The legal standard for services performed is different from the standard adopted by the Uniform Commercial Code that is applicable to the sale of goods. With respect to services rendered, an important question to ask is how badly was the service in fact performed, and what type of service contract does the particular situation involve. For instance, was the service so poor or variant that it amounted to near non-performance? As a general rule, under the common law adopted by many jurisdictions, substantial performance or conformity is all that is required. As long as the party in question has substantially performed, that party will not be deemed to have materially breached the agreement. The consequence of this is that while an injured party, such as the payor, can recover damages regardless of whether the breach in performance is material or not (whether or not there was substantial performance), only a material breach excuses the injured or aggrieved party from performing or paying for the services rendered. It should be noted that while a material breach allows the aggrieved party an immediate right to all available remedies arising from breach of contract, the party who materially breached may still be able to offset from the other party’s recovery an amount that would otherwise result in unjust enrichment, or the reasonable value of benefits conferred. An exception to this rule occurs when payment is made on a per unit basis, such as with installment contracts. In that situation, the breaching party may be able to recover the contract price for any unit upon which it has substantially performed. If the contract includes an acceleration clause making the entire payment amount due upon occurrence of any late payment, the performing party could possibly recover the whole amount.
To ascertain whether a breach is material, courts look at the amount of performance rendered by the breaching party prior to, and the benefit(s) obtained by the non-breaching party at the time of the breach. Other considerations include compensation, certainty of future performance by the breaching party, intentionality, hardship to the party in finding material breach, impact of contractual provisions governing the obligations between the parties and other considerations relevant to the specific circumstances. As a general rule, if the breach is such that it significantly tears into or negates the heart or essence of the agreement, there is a good chance that the breach will be considered material. It should also be noted that as long as performance is rendered within a reasonable time, any failure to perform within the time stated in the contract generally will not constitute a material breach, - unless the terms or nature of the contract make timely performance essential (by for instance, expressly providing that the “time is of the essence”). Finally, a breach could become material if the party committing a minor breach declares in advance that he or she will not perform his or her end of the bargain when it comes time to perform (this legal doctrine is known as anticipatory repudiation).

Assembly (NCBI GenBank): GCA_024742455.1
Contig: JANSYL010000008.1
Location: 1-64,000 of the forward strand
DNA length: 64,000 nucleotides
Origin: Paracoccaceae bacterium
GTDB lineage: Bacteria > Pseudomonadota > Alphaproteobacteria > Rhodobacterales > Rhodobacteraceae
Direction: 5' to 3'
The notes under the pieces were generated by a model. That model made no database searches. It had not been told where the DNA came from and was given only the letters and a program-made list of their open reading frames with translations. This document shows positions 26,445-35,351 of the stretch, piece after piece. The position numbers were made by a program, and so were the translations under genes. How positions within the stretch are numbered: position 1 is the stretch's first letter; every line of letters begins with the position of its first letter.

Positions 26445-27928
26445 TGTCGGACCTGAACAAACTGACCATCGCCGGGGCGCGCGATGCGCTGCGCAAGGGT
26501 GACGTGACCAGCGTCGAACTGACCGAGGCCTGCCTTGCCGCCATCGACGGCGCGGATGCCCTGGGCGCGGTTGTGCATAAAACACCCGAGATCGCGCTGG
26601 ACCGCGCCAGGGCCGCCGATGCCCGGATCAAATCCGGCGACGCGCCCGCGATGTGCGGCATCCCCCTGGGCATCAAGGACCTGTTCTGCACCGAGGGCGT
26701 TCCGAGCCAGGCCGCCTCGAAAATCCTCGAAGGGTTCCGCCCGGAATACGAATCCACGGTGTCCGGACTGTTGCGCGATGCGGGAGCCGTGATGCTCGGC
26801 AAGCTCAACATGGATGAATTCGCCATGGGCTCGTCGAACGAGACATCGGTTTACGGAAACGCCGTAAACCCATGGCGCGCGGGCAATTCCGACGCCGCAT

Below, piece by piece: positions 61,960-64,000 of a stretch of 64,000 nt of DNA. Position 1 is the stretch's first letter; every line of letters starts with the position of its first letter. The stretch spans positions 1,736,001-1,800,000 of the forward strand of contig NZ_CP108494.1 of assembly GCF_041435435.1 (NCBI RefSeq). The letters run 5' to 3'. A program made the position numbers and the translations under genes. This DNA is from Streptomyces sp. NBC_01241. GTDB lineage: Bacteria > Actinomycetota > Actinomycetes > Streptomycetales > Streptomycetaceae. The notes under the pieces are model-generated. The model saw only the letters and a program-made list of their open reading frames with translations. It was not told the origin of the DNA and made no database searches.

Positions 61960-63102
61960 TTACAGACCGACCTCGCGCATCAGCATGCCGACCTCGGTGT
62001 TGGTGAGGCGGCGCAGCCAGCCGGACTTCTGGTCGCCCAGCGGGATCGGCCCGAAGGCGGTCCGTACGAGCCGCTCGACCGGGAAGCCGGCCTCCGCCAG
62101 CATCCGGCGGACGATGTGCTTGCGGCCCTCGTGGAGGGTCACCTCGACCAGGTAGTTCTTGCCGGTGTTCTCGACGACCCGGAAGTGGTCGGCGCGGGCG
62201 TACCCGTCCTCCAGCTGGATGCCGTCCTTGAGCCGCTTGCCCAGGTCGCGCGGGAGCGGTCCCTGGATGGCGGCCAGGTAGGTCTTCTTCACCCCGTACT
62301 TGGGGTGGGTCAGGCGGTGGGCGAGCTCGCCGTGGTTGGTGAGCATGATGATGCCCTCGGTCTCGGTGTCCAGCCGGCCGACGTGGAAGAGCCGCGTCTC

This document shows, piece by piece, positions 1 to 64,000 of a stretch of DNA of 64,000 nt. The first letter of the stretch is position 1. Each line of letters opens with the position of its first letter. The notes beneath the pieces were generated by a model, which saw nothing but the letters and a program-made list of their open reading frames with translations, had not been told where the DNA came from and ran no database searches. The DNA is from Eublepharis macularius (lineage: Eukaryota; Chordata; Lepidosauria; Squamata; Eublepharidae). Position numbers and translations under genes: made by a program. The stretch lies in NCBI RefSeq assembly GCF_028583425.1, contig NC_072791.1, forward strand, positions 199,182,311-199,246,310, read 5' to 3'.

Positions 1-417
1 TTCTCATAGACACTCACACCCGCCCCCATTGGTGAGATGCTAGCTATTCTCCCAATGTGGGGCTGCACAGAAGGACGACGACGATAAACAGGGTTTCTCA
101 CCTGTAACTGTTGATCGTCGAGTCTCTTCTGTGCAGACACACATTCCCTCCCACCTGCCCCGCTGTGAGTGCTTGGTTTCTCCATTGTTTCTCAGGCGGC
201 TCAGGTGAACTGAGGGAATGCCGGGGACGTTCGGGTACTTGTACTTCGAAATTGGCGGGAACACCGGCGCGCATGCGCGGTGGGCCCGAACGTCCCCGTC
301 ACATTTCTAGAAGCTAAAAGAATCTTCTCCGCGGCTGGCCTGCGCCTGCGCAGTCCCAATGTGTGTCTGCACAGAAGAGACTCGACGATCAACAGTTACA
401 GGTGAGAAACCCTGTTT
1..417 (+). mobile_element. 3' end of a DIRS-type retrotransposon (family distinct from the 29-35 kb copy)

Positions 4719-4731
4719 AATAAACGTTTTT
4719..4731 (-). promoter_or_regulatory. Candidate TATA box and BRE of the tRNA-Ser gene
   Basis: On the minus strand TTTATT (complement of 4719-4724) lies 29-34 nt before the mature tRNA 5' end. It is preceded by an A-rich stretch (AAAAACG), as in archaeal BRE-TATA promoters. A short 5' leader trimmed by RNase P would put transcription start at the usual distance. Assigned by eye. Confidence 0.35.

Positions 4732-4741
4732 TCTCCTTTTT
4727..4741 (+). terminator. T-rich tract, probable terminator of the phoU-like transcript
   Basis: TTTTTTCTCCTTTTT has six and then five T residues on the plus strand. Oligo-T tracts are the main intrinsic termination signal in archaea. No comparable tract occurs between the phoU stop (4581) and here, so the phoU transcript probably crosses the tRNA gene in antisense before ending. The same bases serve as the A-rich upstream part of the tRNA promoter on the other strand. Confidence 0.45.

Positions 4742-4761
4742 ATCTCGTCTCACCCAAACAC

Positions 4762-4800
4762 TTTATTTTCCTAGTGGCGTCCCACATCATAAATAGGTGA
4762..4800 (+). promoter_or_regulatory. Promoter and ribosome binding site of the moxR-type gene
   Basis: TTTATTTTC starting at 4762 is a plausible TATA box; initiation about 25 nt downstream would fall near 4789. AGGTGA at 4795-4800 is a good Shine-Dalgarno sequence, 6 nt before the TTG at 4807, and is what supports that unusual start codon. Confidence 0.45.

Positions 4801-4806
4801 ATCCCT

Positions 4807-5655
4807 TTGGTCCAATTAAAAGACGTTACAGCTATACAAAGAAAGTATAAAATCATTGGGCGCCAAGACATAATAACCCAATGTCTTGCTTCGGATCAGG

It is important to remember that while these general principals are applicable to common law jurisdictions, statutory modifications, regulations, legal doctrines and the contractual terms between the parties can substantially add or alter these principles, including the common law requirement that services be rendered in a “workmanlike manner.” For example, contracts for sale of business or land, employment contracts, government contracts, or construction agreements may have different governing rules specific to each industry and jurisdiction. In addition, certain agreements must be in writing in order to be enforceable. It is therefore important to consider each specific situation carefully and on individual bases.
In addition to the above, there are also practical considerations. For instance, the cost of litigating who is right in a breach of contract case can be substantial, and depending on the particular situation at issue, including availability of evidence, may not justify incurring legal risks and costs, an adverse credit rating, or placement of a lien arising from failure to pay. Therefore, since different circumstances and facts are inherent in every individual situation, a Florida licensed business attorney should be retained to ascertain the applicable federal, state, regulatory, and common laws, including any contractual obligations, to determine the appropriate course of action.
Note: Above content is a simplification and a brief overview provided for informational purposes only. J. Allen Law PL makes no guarantee of the accuracy of completeness of the information provided here, and shall not be liable for any errors or delays in the content, or for any actions taken in reliance thereon. Additional considerations and exceptions could be applicable to your specific circumstances. It is therefore not intended and does not replace the advice of an experienced business litigation attorney in central Florida. You are urged to seek professional advice before making any decisions.
If you need a breach of contract attorney in Orlando or anywhere in Central Florida, please contact Orlando attorney Jonathan K. Allen. Breach of contract issues are frequently complicated and need to be handled by an experienced business attorney to ensure that your interests are properly protected. Mr. Allen have helped many business owners in the past and would be honored to help you to. Call us today at (407) 205-2330 or fill out the online form provided on this page and we will contact you shortly. We value your privacy and will keep any information you provide strictly confidential.
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